The aviation industry is unique in two major ways: firstly, it has a long history of government involvement dating back to the early days of aviation; and secondly, its primary concern is the safety of its passengers and crew. These features highlight the importance of ethical decision-making at all levels of the industry. However, well-publicized problems such as the disappearance of Malaysia Airlines Flight 370 highlight the need for ethics to take a more prominent role in the field. Ethical Issues in Aviation focuses on both past and current topics in aviation, providing the reader with an overview of the major themes in aviation ethics that cover a broad range of subjects. Contributors include academics who do research in the field as well as professionals who provide first-hand accounts of the ethical situations that arise in the aviation industry. This second edition has been thoroughly revised throughout to bring it up to date, and features several new chapters that cover recent events and topics. This book enhances student learning by providing faculty, students, and those interested in aviation with discussion of the most pressing ethical issues that continue to impact the industry.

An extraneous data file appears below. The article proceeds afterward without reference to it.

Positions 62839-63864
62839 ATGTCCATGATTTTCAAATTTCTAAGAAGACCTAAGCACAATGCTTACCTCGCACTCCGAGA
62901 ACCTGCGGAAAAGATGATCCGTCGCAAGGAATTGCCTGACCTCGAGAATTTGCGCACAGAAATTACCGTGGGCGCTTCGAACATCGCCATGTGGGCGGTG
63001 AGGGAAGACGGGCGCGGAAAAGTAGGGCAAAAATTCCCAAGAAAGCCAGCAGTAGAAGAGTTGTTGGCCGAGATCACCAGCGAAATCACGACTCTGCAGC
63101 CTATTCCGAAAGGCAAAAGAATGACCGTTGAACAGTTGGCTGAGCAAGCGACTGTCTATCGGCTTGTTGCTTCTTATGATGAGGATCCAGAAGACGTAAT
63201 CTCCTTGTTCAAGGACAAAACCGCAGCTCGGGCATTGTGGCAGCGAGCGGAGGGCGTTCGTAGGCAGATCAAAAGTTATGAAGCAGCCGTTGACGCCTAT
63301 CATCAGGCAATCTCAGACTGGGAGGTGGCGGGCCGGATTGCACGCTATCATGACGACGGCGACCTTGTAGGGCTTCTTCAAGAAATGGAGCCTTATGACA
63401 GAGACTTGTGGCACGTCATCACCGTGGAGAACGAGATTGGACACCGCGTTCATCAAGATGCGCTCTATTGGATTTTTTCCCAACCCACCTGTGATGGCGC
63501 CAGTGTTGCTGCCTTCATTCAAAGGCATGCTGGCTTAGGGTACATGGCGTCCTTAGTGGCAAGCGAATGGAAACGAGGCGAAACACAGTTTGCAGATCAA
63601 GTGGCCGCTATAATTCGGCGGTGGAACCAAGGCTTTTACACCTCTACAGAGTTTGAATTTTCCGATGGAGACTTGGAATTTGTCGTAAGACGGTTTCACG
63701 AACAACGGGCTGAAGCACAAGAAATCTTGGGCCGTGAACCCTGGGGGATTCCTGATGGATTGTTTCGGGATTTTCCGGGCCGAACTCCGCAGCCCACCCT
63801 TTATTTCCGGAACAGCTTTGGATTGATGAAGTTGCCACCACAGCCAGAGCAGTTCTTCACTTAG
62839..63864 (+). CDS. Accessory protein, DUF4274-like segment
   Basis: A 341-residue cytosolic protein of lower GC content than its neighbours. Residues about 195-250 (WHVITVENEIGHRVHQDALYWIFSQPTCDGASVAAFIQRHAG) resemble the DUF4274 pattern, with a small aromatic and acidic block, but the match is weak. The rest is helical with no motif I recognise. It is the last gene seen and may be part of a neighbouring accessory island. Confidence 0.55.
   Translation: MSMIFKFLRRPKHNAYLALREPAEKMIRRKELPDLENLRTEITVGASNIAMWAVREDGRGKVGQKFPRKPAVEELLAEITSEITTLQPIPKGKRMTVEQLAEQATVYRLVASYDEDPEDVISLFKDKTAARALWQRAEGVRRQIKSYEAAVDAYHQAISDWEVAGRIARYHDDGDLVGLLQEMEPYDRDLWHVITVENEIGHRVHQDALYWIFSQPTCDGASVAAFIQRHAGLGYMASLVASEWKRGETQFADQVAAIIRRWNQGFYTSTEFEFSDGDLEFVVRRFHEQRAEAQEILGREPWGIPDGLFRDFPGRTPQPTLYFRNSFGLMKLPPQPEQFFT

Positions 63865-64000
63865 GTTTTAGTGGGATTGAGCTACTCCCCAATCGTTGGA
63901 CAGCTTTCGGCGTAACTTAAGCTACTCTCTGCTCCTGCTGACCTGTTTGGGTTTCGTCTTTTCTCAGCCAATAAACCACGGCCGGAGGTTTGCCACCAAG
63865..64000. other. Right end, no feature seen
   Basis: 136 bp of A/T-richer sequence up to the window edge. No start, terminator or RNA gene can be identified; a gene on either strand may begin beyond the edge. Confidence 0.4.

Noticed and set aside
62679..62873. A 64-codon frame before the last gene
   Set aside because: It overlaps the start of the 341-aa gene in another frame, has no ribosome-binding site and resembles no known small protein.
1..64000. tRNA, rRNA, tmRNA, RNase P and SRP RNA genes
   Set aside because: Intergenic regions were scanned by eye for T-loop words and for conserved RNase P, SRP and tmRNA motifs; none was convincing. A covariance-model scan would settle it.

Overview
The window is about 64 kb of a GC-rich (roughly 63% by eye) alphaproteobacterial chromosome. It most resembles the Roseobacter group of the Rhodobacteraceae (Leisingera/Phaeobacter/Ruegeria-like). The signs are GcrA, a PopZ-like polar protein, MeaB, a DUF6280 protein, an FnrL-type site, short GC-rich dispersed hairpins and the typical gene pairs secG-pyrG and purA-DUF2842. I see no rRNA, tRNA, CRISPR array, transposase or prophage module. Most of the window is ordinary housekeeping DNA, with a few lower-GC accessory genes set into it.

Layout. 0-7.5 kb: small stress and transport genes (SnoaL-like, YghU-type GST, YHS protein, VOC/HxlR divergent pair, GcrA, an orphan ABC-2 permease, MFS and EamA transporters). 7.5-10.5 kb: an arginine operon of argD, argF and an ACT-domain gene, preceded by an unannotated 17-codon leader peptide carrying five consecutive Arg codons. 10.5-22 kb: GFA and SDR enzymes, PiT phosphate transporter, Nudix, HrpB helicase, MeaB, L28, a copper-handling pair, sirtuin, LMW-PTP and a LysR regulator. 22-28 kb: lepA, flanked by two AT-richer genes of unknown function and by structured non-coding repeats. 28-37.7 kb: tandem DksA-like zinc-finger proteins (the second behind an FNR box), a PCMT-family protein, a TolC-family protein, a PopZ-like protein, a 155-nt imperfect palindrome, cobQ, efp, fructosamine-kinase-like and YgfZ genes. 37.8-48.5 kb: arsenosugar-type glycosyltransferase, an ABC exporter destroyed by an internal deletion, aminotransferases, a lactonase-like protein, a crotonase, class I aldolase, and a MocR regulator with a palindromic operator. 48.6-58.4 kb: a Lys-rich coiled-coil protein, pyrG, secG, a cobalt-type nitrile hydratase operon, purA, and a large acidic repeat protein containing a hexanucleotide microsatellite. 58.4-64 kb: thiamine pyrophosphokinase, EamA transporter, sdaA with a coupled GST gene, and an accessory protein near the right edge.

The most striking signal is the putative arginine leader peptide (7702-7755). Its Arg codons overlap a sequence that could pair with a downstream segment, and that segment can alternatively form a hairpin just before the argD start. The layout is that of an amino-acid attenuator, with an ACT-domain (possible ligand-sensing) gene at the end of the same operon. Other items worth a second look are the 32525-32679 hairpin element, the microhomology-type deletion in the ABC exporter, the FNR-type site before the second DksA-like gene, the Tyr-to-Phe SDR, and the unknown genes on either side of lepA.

Automation in aviation can be a lifesaver, expertly guiding a plane and its passengers through stormy weather to a safe landing. Or it can be a murderer, crashing an aircraft and killing all on board in the mistaken belief that it is doing the right thing. Lawrence Sperry invented the autopilot just ten years after the Wright brothers first flight in 1903. But progress was slow for the next three decades. Then came the end of the Second World War and the jet age. Thats when the real trouble began. Aviation automation has been pushed to its limits, with pilots increasingly relying on it. Autopilot, autothrottle, autoland, flight management systems, air data systems, inertial guidance systems. All these systems are only as good as their inputs which, incredibly, can go rogue. Even the automation itself is subject to unpredictable failure. Can automation account for every possible eventuality? And what of the pilots? They began flight training with their hands on the throttle and yoke, and feet on the rudder pedals. Then they reached the pinnacle of their careers airline pilot and suddenly they were going hours without touching the controls other than for a few minutes on takeoff and landing. Are their skills eroding? Is their training sufficient to meet the demands of todays planes? The Dangers of Automation in Airliners delves deeply into these questions. Youll be in the cockpits of the two doomed Boeing 737 MAXs, the Airbus A330 lost over the South Atlantic, and the Bombardier Q400 that stalled over Buffalo. Youll discover exactly why a Boeing 777 smacked into a seawall, missing the runway on a beautiful summer morning. And youll watch pilots battling sometimes winning and sometimes not against automation run amok. This book also investigates the human factors at work. Youll learn why pilots might overlook warnings or ignore cockpit alarms. Youll observe automation failing to alert aircrews of what they crucially need to know while fighting to save their planes and their passengers. The future of safe air travel depends on automation. This book tells its story.